It’s 8:07 p.m. on Election Day—that is, the polls have been closed for seven minutes—and I am drinking tea at Sipology, the downtown Long Beach coffeehouse & gallery that has served as sort of a headquarters throughout the latest Peter Mathews for Congress Campaign. Earlier in the day, Mathews invited me here for the victory party.

Three people are at the table next to me: a middle-aged woman who has decorated her laptop with cut-out pictures of kittens; a restless, clean-cut young man–I would put him at 19—who is obviously participating in his first campaign; and his mother, who has come along to provide moral support.

The woman with the kitties on her computer finds the LA County Registrar’s website, scrolls to the early returns for the 37th District race, and asks the others, “Who’s Laura Richardson?”

The mother blinks. “Well, that’s the person he’s running against.”

“Oh, man,” says the woman. “She’s got over 5,000 votes.”

Mother: “What does Mathews have?”

Woman: “Fifteen hundred.”

“What!?” the son interjects.

“Says it right there,” the woman continues. Fifteen hundred.”

“Wait,” says the son, alarmed. “Are those last year’s numbers?”

“No, I just hit ‘refresh.’  Those are the new numbers,” the woman answers. She looks up at the doorway to the gallery–the campaign war room, essentially–then sighs.  “I’m not saying anything to anybody.”

Everyone looks glum for a moment, but then the woman with the computer leans into the screen. “Well it’s early, though, right? It says only 10 percent reporting. There’s still time.”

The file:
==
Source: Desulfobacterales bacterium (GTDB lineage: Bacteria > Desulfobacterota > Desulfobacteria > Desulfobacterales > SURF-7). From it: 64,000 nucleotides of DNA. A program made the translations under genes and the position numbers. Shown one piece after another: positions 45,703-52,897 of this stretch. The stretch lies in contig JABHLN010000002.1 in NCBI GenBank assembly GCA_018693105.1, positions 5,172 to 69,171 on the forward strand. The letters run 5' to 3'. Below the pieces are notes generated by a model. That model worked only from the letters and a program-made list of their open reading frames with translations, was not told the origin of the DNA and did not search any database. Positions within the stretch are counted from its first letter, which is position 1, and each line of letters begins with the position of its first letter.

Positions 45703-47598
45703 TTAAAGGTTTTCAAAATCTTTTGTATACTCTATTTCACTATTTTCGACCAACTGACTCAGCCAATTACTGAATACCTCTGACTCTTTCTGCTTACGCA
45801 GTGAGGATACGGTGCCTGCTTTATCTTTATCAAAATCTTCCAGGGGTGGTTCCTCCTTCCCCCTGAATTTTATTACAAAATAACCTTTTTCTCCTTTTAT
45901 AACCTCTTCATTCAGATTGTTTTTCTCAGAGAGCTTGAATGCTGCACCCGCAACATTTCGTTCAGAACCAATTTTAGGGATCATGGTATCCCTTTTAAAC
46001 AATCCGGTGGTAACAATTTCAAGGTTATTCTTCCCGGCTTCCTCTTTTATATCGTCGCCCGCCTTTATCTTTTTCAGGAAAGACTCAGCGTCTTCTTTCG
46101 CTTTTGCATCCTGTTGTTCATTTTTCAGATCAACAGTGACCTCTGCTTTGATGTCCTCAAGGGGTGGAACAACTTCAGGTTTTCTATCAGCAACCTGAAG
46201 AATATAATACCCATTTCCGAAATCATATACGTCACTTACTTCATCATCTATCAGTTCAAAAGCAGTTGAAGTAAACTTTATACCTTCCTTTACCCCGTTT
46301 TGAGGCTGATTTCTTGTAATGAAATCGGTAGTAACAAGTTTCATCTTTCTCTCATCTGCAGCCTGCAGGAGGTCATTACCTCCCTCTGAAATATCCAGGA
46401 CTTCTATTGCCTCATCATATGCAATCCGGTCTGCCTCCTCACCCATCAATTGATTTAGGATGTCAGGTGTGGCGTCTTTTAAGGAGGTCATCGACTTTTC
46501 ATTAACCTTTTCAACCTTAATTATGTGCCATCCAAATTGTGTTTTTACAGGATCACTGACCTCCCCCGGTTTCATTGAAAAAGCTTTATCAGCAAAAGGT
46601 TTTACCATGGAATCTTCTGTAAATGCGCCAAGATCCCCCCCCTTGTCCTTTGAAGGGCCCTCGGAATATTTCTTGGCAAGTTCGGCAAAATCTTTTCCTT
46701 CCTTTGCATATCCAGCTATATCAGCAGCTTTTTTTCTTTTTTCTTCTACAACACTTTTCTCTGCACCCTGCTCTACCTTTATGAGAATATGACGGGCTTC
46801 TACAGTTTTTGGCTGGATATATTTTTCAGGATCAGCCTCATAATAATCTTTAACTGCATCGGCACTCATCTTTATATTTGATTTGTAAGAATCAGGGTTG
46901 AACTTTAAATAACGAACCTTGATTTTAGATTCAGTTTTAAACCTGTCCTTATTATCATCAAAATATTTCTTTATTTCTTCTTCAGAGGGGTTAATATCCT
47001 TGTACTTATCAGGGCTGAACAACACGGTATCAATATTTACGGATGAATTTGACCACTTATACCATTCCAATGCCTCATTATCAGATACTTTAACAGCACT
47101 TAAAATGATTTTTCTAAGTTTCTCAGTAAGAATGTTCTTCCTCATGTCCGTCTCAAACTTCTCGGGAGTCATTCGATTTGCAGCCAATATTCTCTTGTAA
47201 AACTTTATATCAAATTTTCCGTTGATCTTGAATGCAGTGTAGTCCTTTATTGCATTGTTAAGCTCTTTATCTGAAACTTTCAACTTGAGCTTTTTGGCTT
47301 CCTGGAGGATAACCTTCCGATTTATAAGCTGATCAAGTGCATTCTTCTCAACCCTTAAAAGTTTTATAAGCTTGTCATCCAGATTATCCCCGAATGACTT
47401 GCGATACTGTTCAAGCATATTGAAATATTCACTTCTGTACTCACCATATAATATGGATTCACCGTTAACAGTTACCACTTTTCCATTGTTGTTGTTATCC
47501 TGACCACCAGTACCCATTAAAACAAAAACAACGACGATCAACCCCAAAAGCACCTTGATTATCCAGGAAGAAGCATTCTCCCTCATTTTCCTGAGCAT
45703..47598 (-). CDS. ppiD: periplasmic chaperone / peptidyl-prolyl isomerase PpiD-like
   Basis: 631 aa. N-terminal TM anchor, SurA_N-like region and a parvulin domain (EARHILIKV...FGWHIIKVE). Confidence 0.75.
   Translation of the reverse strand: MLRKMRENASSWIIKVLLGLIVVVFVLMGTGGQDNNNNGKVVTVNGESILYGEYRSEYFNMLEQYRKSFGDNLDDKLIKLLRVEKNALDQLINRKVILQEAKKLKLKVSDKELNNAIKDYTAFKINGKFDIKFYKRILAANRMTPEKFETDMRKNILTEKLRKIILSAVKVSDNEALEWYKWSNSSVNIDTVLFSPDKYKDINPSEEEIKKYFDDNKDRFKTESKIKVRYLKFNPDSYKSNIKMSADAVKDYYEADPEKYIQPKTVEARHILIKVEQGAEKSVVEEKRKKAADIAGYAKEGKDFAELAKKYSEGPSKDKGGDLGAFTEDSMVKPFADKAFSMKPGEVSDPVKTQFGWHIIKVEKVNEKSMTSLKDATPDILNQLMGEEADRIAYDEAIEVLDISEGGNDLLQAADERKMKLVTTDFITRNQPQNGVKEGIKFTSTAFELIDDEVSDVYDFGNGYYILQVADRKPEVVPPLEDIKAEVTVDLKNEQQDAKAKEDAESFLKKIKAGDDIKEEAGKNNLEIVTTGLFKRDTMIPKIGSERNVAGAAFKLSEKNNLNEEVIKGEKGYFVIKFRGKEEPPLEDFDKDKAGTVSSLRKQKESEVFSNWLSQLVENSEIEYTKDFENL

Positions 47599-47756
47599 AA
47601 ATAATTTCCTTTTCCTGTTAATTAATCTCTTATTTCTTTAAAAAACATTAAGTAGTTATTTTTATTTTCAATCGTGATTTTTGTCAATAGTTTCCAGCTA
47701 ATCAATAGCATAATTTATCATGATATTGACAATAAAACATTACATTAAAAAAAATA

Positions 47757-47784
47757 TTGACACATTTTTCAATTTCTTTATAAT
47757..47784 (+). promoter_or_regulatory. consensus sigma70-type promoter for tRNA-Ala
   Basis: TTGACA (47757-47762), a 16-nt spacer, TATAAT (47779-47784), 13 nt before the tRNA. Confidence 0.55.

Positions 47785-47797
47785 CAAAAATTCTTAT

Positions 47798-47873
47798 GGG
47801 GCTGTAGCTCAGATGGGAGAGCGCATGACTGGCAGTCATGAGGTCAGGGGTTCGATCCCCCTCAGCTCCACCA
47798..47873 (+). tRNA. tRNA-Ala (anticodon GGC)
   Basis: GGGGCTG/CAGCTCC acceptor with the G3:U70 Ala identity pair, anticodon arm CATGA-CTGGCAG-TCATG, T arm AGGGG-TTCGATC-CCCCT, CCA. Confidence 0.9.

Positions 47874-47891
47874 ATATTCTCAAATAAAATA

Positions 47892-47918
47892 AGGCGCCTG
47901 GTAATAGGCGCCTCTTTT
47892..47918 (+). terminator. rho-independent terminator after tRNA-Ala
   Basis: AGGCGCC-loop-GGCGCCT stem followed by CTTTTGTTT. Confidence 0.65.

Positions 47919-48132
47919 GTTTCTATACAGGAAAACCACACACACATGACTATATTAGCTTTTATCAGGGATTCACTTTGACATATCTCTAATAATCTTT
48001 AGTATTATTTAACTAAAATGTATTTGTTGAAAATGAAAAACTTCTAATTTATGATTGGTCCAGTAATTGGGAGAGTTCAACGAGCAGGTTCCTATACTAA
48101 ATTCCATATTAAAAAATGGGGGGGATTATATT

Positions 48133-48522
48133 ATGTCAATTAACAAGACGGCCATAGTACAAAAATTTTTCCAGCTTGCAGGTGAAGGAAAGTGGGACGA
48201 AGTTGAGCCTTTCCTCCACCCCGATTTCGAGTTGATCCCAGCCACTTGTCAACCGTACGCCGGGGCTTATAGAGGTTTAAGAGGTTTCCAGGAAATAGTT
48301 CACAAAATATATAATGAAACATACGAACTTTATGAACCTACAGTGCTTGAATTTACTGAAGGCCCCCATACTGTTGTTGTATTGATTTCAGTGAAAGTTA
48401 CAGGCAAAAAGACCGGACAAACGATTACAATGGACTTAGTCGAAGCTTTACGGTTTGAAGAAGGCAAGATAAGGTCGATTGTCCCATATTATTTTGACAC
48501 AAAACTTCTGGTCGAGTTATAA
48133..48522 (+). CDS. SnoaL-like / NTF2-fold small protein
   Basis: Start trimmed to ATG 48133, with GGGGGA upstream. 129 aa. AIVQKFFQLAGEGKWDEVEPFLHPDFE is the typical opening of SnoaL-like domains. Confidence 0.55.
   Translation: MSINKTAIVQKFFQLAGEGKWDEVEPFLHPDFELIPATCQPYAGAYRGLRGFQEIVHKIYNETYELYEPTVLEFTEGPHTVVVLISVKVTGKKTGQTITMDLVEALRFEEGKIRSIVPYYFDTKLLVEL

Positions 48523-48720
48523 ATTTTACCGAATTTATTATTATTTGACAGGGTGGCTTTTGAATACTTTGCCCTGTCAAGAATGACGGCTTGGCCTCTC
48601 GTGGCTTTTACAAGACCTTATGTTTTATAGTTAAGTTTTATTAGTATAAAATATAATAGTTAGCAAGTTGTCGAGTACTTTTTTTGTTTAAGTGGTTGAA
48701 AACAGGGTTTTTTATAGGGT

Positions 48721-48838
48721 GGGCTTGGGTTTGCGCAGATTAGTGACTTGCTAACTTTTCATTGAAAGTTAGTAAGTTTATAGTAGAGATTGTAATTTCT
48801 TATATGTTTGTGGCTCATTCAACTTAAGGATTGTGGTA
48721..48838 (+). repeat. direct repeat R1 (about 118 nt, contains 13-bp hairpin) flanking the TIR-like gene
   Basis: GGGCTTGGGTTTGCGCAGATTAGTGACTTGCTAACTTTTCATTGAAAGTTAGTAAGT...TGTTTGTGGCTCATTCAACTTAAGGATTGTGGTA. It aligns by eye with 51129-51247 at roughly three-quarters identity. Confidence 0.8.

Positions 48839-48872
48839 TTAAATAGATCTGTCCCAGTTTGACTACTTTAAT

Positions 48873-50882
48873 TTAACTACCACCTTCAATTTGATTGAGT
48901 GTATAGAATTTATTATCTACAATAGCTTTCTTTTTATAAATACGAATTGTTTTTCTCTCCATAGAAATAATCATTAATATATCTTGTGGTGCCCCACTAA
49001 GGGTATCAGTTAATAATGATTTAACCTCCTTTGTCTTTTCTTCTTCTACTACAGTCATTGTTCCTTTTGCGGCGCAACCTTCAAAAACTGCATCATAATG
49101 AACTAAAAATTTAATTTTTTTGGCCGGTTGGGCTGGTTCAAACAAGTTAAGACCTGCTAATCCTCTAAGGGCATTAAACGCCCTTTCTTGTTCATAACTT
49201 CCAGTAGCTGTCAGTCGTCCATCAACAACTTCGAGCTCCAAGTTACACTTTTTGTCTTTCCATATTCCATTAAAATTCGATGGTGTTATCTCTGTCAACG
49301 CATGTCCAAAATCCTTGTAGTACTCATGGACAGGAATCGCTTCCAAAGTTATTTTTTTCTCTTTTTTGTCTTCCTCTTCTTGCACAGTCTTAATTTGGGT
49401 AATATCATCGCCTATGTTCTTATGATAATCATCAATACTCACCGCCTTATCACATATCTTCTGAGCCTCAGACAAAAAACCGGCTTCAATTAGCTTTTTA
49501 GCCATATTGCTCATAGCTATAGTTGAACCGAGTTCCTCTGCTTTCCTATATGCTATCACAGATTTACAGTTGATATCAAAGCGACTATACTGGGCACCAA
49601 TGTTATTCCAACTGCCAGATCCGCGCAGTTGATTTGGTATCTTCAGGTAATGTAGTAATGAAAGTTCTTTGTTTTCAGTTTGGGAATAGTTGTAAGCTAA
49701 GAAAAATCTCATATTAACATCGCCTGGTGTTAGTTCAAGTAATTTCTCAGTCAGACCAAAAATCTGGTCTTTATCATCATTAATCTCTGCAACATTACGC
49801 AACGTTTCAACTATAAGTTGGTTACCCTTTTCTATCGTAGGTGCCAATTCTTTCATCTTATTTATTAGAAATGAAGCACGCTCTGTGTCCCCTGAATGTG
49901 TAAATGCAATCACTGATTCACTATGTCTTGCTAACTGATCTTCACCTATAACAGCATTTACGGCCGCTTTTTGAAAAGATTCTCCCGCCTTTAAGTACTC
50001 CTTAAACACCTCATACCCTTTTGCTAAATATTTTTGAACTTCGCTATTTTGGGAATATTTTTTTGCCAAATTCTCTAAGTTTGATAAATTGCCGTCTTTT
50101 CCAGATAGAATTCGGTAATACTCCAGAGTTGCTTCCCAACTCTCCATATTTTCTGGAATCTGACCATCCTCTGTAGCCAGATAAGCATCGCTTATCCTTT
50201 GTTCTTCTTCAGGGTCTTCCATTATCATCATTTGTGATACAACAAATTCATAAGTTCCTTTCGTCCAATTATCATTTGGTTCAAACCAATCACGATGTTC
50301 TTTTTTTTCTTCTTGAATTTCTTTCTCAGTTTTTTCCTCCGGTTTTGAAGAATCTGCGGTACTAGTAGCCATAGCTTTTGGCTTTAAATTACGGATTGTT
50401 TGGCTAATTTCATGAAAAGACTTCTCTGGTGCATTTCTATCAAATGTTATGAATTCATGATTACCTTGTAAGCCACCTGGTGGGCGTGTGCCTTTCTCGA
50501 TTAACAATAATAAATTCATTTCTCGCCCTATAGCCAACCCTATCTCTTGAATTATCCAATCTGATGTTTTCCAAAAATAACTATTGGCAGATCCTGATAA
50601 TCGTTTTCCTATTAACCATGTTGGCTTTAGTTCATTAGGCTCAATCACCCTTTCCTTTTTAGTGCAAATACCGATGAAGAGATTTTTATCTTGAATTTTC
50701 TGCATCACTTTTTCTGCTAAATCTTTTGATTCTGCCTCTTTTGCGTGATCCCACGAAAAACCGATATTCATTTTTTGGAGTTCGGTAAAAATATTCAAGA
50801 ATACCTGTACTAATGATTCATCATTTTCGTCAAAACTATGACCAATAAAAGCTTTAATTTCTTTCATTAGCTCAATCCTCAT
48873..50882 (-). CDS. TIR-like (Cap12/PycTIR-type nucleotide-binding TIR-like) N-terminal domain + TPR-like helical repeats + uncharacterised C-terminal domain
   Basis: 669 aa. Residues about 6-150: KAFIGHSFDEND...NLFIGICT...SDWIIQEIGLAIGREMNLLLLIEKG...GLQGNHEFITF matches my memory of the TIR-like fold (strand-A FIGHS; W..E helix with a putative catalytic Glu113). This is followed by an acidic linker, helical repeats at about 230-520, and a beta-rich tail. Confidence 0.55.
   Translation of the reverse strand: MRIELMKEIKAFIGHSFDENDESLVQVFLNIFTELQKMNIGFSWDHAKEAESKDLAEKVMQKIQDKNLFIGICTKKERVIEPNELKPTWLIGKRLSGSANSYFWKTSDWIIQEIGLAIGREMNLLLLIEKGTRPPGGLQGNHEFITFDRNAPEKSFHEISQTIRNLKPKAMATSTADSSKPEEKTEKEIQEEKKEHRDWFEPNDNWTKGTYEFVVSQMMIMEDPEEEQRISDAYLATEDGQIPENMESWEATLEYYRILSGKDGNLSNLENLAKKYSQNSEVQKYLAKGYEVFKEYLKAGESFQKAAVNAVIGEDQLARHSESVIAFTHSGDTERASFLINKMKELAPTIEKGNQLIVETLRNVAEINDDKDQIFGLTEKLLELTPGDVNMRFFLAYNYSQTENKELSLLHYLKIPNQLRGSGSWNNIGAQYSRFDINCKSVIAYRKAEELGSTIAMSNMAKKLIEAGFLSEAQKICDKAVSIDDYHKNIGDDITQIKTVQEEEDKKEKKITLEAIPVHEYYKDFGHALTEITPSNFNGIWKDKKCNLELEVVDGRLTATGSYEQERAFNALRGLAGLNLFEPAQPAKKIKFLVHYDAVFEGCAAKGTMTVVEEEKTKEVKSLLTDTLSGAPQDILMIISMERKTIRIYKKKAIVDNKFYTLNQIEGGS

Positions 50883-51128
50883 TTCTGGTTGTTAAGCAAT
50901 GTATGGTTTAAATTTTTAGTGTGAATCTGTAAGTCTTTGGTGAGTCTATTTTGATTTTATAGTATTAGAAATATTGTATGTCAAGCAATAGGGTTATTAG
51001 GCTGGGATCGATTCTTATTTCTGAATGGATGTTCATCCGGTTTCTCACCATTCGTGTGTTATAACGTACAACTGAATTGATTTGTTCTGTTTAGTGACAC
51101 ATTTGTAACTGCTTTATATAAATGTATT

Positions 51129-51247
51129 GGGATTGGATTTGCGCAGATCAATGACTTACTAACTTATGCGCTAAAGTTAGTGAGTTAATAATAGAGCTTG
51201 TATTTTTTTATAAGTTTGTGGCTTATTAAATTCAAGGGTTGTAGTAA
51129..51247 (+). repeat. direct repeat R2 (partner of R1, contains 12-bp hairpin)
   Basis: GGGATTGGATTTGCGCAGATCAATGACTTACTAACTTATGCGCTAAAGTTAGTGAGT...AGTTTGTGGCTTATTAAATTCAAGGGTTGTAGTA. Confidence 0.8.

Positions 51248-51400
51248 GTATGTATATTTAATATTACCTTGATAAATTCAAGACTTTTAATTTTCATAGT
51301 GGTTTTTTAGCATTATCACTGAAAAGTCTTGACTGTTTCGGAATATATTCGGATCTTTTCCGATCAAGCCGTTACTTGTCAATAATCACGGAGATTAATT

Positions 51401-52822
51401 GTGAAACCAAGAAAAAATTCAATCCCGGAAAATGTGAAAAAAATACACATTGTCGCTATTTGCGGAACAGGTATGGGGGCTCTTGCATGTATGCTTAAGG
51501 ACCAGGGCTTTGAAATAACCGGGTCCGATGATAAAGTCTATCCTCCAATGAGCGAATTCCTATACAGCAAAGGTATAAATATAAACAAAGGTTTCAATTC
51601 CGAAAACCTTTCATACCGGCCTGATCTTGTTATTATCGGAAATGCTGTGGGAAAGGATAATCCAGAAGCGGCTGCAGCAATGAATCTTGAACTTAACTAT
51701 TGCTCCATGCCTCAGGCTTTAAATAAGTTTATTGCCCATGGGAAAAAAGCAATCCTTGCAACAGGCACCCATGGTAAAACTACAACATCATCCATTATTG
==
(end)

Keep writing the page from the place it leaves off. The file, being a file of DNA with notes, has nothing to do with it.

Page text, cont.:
The son stands. “Somebody’s got to tell Brent.”  He leaves. Brent, an insurance adjuster who has no official title but has come to assume a fair amount of responsibility—and obvious respect from the volunteers—over the past few years of working with Mathews comes to the table, studies the screen, then walks back to the gallery.  Standing in the doorway, he puts his hands in his pockets and pauses to look at the troops. “OK, guys…” we hear him say, and he steps into the room and out of earshot.

 The conversation at the table continues, but more like a self-help seminar—full of positive affirmations: “The precincts that are reporting are always really strong for Richardson.”  “Those are just the absentee ballots. We knew those weren’t going to be that great.” “Ten percent’s nothing. Wait until we get to fifty. Then we’ll know something.”

The son returns to the table, looking almost ill with anxiety.  “They’re getting really stressed in there,” he says, indicating the gallery.  His mother puts her hand on his arm.  “There’s still time,” she says.